Buddy Groff - all around Texas cowboy hero
By Mary Allyce Special to the Courier
Buddy Groff's awards are so numerous the obvious question was, "Do the honors ever get old?"
Shaking his head, Groff said with a decisive wink, "Nope, I'm 87 years old and this one is going to be the last one!"
"This one" is his induction into the Texas Heroes Hall of Honor on Saturday, July 28, as part of the Frontier Times Museum's celebration of the National Day of The American Cowboy. Groff has been similarly instated into the Texas Cowboy Hall of Fame in Temple, the Oregon Rodeo Hall of Fame and the National Cowboy Hall of Fame in Oklahoma City, where he also sat on the board of the Rodeo Historical Society.
He was also reserve World Championship calf roper in 1954 and 1956; won Madison Square Garden in New York where he tied a calf in 3.0 seconds flat in 1954; and rodeoed from Massachusetts to Oregon and points in between. Groff competed and won in both calf roping and steer wrestling, in which his traveling and hazing partner was another familiar name - Ray Wharton.
Groff and Wharton were both honored in 1982 when their names were inscribed on the bronze monument on the Bandera County Courthouse lawn, along with fellow Texas Heroes, Toots Mansfield and Scooter Fries.
Although Buddy Groff was born on a ranch in Upper Quihi, started roping at 14 and graduated from high school in Hondo, he said, "My first real break came after I moved to Bandera in 1946. We lived across from Mansfield Park and this is where I truly learned how to rope." He began traveling with Ray Wharton and in 1948 bought the horse he rode to most of his triumphs, Little Man, a stallion off the racetrack.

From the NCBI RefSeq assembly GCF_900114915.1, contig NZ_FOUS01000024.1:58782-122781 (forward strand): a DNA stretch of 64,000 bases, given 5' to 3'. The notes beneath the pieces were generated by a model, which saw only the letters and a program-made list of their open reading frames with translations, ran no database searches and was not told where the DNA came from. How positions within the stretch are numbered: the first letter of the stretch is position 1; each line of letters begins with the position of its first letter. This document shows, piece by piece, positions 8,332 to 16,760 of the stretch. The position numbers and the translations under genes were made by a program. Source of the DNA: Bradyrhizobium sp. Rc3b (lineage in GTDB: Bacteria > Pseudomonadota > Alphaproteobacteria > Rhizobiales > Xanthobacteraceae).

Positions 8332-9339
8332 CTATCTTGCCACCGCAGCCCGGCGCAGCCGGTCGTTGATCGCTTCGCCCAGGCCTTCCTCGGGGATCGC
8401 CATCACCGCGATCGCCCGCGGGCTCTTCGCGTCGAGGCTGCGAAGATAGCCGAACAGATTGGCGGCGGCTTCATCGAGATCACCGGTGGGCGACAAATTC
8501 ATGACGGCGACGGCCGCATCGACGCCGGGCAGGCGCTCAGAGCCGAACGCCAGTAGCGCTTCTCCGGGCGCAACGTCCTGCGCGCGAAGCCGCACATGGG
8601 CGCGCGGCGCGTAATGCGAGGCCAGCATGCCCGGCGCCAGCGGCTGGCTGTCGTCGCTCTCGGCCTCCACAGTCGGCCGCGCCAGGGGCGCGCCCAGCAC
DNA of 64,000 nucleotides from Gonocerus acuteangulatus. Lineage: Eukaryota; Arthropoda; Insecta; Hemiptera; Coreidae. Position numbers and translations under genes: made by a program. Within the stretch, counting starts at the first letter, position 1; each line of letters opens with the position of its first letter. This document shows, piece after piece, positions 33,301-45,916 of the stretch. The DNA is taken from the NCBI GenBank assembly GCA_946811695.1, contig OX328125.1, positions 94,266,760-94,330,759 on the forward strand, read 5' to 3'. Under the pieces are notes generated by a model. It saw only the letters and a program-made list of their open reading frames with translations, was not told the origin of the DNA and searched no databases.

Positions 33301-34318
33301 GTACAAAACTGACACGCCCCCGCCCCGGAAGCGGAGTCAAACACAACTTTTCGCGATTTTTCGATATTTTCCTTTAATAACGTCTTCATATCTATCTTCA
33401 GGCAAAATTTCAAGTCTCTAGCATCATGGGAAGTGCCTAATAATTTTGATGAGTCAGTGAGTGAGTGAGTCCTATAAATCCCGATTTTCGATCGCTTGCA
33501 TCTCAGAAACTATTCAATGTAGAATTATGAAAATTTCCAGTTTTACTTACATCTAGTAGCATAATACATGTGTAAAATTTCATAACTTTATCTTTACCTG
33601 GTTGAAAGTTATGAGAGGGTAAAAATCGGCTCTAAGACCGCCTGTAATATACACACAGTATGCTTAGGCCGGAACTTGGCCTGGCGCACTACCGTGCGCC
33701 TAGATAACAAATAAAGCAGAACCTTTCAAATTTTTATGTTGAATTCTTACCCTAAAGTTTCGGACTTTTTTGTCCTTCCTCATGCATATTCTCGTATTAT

Groff could have remained on his family ranch, which he and his brother helped his mother run after their father died when Groff was 16.
Honors in high school football and basketball landed him an offer to try out with the St. Louis Cardinals, but Buddy Groff wanted to be a roper. Two fat scrapbooks jammed with his photos and clippings - meticulously kept by his wife of 64 years, Bonnie - are proof he chose the right path.
Today, Buddy and Bonnie live and ranch in Hondo. Of their years together Buddy quipped in his speech in Oklahoma City, "I had a $2,500 horse, a $2,200 car, a $2,000 down payment on a house, a $500 trailer and my marriage license cost me $2. I don't have the horse, car, house or trailer anymore, but I still have the $2 wife!"
On July 28, he'll have more clippings for the scrapbooks when he's inducted into the Frontier Times Museum's Texas Heroes Hall of Honor at noon on the Bandera Courthouse lawn.
His final honor?
If it is, Bandera will be especially proud to acknowledge another Texas Hero - and member of rodeo royalty as one of its own.